There are occasions when an early-morning crammers' course in classical trigonometry might be considered a sexier prospect than an England team trying to play rugby against the brave but terminally limited Italians, and this was very definitely one of them. On Valentine's Day, too. If Martin Johnson's side sent the paying public dashing for the bedroom in their thousands yesterday, it was not so they could continue their thrill-seeking amid the romantic ruins of Rome. By the end of the game, people were fast asleep all over the capital.
The Azzurri kicked away 61 per cent of their possession, but then, they were expected to do precisely that. Why? Because they are not much good at doing anything else. For their part, England banged 54 percent of their hard-won ball down the field, often to no purpose detectable by the human brain. If there was a tactical plan at work, it was not immediately apparent to the vast majority of the 33,000 crowd. It was not welcome, either. At the final whistle, the visitors were booed from the field.
Johnson, the England manager, was his usual unapologetic self afterwards. "People have lost here: Scotland have lost, Wales have lost," he said. "I'd rather win than lose." But he knew England might easily have finished second, and had they done so the manner of defeat would have caused an almighty stink in the corridors and committee rooms of Twickenham. A mere two points ahead in injury-time and vulnerable to any late drop-goal shot from the Italians, they needed a "wrong-footed" drop of their own – from Jonny Wilkinson, inevitably – to secure the victory.
This was hardly uncharted territory for the outside-half; he had, after all, successfully performed this most challenging of marksmanship tasks under infinitely more pressurised circumstances on World Cup final night in Sydney in 2003. But hitting the spot this time around did not reinforce his status as one of the nation's sporting heroes, for his all-round game in the previous 80-odd minutes had been deeply flawed.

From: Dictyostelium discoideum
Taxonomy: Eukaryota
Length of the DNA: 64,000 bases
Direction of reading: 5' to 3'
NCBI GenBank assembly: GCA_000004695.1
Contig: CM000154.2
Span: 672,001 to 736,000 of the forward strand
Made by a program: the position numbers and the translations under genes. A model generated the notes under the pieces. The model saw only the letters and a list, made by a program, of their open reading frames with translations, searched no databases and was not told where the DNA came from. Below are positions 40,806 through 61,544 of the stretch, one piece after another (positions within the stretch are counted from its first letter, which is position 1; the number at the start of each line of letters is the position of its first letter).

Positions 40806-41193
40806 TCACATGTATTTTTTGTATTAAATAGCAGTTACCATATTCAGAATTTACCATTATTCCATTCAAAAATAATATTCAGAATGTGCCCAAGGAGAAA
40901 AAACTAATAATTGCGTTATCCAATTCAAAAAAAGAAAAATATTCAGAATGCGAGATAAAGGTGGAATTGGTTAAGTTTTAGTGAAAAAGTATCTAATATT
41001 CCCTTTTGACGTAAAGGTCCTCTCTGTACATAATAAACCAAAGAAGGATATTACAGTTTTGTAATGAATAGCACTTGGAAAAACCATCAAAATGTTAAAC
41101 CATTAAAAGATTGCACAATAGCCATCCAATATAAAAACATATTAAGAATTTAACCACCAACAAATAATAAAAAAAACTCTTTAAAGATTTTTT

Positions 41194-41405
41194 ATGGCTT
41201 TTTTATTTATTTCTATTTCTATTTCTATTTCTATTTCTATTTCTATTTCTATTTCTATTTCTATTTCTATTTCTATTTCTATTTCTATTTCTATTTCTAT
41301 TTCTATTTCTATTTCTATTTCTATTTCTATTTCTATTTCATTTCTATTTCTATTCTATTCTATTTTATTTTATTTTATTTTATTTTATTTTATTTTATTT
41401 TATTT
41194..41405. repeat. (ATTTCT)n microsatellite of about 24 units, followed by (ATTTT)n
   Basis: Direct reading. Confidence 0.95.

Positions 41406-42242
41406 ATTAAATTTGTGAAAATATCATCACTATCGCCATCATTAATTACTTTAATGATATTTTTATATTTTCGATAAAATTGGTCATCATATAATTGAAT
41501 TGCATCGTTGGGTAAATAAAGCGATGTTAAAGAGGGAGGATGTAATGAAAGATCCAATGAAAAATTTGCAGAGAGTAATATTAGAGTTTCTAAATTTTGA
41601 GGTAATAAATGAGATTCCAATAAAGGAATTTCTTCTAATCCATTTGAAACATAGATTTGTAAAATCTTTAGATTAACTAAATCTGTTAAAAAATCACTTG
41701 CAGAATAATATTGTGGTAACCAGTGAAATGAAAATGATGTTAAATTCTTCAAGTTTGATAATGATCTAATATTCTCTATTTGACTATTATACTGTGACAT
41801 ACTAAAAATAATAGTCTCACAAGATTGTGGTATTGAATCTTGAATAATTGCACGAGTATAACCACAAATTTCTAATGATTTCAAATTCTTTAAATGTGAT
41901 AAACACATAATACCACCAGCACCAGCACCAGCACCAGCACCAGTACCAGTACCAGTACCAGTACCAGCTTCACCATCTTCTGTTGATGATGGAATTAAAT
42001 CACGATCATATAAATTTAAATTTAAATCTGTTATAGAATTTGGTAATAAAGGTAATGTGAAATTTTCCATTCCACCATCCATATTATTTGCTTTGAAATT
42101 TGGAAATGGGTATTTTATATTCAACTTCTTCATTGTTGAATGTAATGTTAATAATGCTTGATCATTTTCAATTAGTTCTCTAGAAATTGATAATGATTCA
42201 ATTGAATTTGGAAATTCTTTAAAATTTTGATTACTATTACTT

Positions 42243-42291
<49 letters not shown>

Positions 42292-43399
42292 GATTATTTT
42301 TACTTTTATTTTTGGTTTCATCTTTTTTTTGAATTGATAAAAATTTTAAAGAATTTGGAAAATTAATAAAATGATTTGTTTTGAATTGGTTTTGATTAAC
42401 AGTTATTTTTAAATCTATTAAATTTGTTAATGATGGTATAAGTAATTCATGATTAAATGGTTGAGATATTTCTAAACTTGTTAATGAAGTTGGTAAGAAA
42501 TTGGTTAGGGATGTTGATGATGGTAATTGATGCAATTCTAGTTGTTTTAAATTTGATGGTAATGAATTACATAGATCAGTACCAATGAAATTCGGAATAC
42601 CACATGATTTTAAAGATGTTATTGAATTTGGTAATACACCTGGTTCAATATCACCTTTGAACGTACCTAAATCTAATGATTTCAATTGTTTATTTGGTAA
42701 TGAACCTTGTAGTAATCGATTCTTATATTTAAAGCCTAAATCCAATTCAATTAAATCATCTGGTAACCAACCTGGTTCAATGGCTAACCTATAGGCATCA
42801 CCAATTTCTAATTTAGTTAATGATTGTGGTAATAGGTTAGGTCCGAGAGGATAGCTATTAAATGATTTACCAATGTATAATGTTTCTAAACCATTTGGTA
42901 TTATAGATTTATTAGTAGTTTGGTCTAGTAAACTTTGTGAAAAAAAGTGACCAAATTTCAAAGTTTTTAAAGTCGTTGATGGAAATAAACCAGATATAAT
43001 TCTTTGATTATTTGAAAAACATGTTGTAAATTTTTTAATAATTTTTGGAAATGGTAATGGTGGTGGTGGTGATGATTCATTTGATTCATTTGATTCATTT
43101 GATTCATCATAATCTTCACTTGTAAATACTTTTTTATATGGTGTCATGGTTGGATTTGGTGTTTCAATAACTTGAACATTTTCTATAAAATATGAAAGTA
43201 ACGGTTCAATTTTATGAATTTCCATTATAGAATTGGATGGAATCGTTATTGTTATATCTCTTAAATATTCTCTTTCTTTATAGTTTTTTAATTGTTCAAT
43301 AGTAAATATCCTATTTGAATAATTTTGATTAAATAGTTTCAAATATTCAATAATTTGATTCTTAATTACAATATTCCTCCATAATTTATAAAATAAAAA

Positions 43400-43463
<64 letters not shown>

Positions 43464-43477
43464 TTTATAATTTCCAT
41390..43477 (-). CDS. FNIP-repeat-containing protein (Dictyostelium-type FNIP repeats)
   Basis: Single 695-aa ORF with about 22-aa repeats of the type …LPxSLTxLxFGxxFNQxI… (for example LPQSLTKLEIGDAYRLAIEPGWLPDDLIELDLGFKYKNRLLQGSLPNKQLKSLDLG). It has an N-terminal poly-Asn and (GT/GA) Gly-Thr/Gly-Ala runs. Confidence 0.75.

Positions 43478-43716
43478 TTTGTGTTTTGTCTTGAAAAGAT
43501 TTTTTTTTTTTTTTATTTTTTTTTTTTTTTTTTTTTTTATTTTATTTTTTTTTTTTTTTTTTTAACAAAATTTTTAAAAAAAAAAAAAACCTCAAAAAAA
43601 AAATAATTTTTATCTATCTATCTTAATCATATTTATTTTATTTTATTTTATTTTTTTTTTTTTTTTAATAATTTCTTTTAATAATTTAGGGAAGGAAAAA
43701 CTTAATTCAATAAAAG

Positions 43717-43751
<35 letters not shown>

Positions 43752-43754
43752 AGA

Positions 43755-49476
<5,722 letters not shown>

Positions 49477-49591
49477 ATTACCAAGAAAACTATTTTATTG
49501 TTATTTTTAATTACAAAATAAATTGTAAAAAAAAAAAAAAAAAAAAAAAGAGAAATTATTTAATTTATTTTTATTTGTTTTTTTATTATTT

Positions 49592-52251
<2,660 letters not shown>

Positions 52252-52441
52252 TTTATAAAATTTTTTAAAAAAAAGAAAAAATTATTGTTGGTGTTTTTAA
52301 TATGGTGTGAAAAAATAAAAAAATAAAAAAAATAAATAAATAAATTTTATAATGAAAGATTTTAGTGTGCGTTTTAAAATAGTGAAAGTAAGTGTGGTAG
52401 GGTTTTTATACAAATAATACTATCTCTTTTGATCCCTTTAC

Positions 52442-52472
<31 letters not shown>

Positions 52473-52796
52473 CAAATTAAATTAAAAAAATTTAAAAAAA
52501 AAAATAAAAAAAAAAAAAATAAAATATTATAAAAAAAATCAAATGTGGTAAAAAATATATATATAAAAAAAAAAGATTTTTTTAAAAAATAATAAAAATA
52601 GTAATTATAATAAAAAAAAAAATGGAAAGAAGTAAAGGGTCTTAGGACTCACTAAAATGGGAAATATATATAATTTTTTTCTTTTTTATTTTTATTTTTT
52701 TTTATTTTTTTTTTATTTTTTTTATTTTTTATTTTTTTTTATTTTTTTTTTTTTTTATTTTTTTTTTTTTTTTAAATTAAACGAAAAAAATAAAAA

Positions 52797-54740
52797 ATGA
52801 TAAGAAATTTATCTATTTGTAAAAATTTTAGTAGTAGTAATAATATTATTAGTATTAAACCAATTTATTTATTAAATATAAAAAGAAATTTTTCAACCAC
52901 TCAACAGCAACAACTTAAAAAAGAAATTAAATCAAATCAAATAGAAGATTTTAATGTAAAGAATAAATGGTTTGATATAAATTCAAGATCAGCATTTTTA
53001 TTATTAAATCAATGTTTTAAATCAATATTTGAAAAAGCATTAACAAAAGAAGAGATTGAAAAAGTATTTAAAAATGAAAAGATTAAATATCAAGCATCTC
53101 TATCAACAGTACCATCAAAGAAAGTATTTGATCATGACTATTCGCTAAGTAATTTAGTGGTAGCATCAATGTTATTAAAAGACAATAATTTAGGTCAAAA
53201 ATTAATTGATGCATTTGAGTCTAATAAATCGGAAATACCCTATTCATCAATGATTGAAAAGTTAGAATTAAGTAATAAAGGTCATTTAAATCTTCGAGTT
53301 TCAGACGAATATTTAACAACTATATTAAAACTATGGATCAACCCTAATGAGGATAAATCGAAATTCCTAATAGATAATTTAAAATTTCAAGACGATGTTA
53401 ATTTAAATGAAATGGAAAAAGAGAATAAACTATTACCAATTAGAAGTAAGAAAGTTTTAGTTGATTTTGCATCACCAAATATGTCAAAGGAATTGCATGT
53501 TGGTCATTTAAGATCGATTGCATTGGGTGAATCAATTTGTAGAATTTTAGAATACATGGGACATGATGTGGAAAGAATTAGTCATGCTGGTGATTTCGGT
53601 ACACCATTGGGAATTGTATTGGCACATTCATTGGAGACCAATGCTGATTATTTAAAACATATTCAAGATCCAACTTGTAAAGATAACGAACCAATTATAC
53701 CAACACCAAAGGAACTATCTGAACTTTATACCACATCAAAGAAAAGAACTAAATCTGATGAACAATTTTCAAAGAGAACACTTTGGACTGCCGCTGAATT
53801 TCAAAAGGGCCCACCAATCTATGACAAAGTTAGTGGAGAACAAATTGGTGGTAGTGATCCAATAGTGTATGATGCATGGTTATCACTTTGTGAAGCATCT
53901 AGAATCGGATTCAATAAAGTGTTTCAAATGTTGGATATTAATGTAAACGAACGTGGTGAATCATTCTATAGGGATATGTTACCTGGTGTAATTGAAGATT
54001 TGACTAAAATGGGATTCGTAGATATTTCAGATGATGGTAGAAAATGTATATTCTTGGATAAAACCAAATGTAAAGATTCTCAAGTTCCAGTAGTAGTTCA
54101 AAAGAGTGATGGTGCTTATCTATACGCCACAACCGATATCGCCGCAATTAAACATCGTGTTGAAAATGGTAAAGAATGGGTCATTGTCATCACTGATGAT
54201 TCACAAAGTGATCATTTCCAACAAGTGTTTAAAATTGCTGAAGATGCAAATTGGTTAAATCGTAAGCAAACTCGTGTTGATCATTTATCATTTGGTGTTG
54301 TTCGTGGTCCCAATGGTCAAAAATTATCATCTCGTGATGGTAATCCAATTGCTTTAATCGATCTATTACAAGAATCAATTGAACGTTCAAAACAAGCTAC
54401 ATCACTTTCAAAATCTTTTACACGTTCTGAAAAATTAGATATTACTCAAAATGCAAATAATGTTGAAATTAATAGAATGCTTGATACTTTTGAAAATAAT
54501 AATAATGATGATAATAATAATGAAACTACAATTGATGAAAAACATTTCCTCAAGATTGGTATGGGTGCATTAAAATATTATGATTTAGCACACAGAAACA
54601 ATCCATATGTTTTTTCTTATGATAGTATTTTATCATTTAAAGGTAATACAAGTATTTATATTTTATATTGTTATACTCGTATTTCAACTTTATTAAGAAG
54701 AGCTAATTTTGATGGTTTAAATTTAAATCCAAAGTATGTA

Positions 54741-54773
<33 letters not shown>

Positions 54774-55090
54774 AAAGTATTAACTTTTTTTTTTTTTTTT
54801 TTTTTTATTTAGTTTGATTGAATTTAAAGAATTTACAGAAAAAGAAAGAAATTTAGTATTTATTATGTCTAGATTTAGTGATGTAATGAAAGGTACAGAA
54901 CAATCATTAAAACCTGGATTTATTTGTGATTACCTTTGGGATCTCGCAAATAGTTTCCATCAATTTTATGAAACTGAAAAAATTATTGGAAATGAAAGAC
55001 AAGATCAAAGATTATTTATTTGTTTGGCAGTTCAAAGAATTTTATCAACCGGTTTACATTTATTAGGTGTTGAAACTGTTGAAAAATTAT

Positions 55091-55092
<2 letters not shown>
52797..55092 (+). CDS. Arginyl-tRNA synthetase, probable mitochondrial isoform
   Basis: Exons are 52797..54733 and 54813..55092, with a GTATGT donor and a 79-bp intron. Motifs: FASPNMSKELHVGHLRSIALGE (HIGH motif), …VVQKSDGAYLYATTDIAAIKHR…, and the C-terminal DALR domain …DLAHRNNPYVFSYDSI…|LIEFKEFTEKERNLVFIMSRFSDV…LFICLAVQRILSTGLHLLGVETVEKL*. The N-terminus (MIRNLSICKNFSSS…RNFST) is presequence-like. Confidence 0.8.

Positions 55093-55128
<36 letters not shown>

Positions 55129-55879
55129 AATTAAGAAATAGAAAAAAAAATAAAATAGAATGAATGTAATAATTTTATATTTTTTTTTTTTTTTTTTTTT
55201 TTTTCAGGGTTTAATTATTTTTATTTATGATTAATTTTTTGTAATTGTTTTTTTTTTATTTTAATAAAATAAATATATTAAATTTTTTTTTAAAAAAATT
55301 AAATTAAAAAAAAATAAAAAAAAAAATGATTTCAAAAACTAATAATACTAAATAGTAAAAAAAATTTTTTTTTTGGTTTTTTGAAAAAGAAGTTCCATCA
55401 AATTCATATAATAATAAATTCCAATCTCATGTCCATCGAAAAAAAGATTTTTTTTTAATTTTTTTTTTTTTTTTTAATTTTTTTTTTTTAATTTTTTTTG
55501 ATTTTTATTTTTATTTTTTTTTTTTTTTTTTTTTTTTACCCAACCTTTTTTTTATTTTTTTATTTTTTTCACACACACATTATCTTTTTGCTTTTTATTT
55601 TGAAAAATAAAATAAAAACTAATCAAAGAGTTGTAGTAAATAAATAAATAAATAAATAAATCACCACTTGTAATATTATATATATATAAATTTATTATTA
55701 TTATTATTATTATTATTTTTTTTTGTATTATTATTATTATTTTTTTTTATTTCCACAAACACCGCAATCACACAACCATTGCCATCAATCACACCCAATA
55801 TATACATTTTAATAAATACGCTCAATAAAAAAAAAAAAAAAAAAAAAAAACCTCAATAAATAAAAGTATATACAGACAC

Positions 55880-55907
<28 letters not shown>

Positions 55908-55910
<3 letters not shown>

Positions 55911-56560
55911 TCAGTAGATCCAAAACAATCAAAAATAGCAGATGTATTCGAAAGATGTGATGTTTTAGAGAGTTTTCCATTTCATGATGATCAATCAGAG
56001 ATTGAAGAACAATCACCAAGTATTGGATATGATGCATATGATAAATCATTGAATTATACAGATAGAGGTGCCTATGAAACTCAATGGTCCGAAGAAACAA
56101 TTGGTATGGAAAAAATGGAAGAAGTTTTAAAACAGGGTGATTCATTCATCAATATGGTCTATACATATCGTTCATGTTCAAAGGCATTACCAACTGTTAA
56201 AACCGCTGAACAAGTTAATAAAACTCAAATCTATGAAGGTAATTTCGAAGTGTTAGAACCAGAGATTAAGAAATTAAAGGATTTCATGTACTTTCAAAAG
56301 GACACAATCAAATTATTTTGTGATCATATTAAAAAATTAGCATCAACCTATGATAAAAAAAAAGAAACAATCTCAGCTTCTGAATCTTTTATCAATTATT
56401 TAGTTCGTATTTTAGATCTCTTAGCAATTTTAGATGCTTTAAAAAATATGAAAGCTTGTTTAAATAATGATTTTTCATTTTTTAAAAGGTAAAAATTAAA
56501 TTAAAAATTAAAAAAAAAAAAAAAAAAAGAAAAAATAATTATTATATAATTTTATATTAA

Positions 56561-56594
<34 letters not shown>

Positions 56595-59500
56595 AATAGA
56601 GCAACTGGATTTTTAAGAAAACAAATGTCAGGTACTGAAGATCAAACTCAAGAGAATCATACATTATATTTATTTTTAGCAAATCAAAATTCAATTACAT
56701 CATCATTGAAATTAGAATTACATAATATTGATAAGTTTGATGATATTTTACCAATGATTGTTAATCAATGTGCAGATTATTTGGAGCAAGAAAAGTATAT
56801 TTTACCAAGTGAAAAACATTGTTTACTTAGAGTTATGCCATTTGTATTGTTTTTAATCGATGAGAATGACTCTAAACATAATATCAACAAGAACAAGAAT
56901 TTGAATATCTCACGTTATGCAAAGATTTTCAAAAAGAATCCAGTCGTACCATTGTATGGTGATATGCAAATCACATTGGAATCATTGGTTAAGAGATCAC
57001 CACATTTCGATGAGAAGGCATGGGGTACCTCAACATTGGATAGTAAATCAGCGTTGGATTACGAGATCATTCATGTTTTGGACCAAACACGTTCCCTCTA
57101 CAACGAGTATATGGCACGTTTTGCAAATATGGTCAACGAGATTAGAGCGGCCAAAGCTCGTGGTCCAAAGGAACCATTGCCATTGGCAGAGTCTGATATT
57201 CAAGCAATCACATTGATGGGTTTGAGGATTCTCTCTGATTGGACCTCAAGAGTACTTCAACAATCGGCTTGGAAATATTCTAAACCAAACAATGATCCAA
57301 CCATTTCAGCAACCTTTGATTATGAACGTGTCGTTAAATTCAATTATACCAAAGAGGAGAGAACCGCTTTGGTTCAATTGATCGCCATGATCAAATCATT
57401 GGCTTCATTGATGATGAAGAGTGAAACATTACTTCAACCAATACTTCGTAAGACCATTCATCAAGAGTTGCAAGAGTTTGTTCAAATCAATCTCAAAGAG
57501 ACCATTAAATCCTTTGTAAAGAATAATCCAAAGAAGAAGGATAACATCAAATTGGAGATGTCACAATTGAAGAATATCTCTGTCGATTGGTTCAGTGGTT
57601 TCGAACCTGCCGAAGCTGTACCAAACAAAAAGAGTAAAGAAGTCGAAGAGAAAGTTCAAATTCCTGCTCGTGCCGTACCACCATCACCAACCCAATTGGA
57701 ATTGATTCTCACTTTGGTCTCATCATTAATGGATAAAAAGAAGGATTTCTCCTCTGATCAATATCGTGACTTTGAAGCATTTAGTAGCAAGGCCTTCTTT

While he put width on the ball at times, he was, in the final analysis, every bit as conservative in his playmaking as he had been against Wales eight days previously. So far, so predictable. Unfortunately, his most obvious strength also turned into a weakness – temporarily, one must assume, but worryingly all the same. Perhaps the finest goal-kicker to put boot to ball in the whole history of the union code, Wilkinson under-clubbed a straightforward kick from 45 metres – since when has Saint Jonny ever been short with a head-on penalty? – and then shanked two shots at the sticks from inside the Azzurri 22. As Nick Mallett, the Italy coach, admitted: "It's not the sort of thing you see often."
Struggling for direction from the No 10 position, England allowed themselves to be drawn into the kind of mess – part dog-fight at the tackle area, part aerial ping-pong – they had spent the entire build-up talking about avoiding. Alessandro Zanni, the home No 8, was one of the chief beneficiaries, as was the captain Leonardo Ghiraldini. The two of them caused the favourites all manner of grief on the floor, while Marco Bortolami rediscovered the best of himself in raiding the English line-out. A former Azzurri captain fallen on hard times, the Gloucester lock had been so far out of form for so long that good judges were queuing up to dismiss him as nothing more than a shell of the world-class tight forward he once was. Here, suddenly, he was fully interested, fully tuned-in and fully effective. Not even Johnson in his pomp would have bossed Bortolami around yesterday.